- Cancer Words. There’s a short list of definitions for common cancer words, including cancer treatments, that you may not be familiar with but need to know.
- Lists of Questions to Ask. Asking the right questions at the right time helps you to get the info you need about your care and other areas of your life affected by a cancer diagnosis.
- Making Treatment Decisions. The bag walks you through what to consider as you make decisions about your treatment and care, including sources for more information about your cancer type and life situations.
- There’s a Lot to Keep Track of…medical records, appointments, business cards, questions and notes for the doctor, and lots and lots of paperwork. My Companion Guidebook has places for everything plus checklists to simplify the steps.
- Easy Tips and Hacks to Use Like these:
- If you’re not sure you understand what is being said to you by your healthcare team, ask for it to be explained again in everyday language (and in your preferred language). Then repeat the information back to the person to make sure you got it right.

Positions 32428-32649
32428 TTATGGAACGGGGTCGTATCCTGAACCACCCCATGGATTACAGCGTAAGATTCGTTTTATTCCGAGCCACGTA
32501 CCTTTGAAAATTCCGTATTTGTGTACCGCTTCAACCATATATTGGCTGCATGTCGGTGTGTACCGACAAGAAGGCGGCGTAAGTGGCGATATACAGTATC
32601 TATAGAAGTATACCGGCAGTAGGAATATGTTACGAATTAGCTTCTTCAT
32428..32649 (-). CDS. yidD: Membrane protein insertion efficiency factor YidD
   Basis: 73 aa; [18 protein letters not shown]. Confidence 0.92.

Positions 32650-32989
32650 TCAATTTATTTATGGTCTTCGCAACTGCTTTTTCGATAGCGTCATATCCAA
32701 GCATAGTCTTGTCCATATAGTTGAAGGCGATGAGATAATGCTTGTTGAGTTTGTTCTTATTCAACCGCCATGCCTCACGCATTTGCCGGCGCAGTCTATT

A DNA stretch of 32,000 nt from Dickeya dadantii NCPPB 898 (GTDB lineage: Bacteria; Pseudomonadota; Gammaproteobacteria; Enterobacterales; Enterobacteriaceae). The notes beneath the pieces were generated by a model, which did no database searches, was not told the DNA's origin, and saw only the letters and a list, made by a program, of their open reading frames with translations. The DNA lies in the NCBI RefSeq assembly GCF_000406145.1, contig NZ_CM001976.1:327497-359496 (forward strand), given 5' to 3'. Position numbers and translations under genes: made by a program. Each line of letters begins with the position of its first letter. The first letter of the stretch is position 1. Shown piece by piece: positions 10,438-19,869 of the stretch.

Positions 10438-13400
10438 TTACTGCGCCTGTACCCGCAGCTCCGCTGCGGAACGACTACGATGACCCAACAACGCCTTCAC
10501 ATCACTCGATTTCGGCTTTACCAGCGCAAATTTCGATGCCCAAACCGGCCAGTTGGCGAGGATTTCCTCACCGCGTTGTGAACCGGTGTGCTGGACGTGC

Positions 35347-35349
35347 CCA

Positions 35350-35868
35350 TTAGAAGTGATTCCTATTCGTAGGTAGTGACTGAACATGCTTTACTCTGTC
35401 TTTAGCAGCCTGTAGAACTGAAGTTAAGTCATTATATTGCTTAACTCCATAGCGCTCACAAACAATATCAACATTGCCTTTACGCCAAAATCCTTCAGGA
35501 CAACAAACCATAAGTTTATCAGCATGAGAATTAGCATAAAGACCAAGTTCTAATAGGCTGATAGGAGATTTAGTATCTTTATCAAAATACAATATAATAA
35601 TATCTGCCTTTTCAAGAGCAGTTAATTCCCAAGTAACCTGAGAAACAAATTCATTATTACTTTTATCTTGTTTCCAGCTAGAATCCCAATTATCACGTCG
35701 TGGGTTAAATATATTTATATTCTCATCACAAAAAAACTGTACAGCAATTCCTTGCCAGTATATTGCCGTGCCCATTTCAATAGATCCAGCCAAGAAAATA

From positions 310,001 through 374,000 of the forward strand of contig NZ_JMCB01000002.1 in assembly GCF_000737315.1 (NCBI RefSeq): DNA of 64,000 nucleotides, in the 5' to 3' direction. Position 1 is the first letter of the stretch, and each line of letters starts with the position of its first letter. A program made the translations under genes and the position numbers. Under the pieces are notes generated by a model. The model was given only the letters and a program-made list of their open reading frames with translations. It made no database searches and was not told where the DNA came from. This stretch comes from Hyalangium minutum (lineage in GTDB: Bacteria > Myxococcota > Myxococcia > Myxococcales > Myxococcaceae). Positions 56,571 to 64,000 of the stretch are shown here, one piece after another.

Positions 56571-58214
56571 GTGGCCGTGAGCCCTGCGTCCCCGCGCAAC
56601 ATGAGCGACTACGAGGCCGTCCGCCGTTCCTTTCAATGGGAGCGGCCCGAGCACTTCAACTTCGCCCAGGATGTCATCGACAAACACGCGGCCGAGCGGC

- Bring someone to your appointments to listen and write down the information, or ask permission to record the visit. This will help to ensure accuracy and saves you from trying to remember everything that is said to you. Another idea is to ask for the information to be given to you in writing (and in your preferred language) so you can read it again at home.
by Bag It Team | Jul 12, 2022 | Educational Articles
Every 18 to 24 months, we gather a committee of cancer survivors, care partners, oncology care providers, and nonprofit partners to conduct a review of the Bag It Bag. They assess how the current bag content and design are meeting the needs of people with cancer, their care partners, families, and the healthcare providers who care for them. The group also considers how the Bag could be improved.
The feedback we received from our recent review was thoughtful and insightful, as always. The consensus was that the significant revisions made to the Bag in 2019 continue to benefit the quality of the materials. Some helpful suggestions on ways to refresh and enhance some of the content were also offered.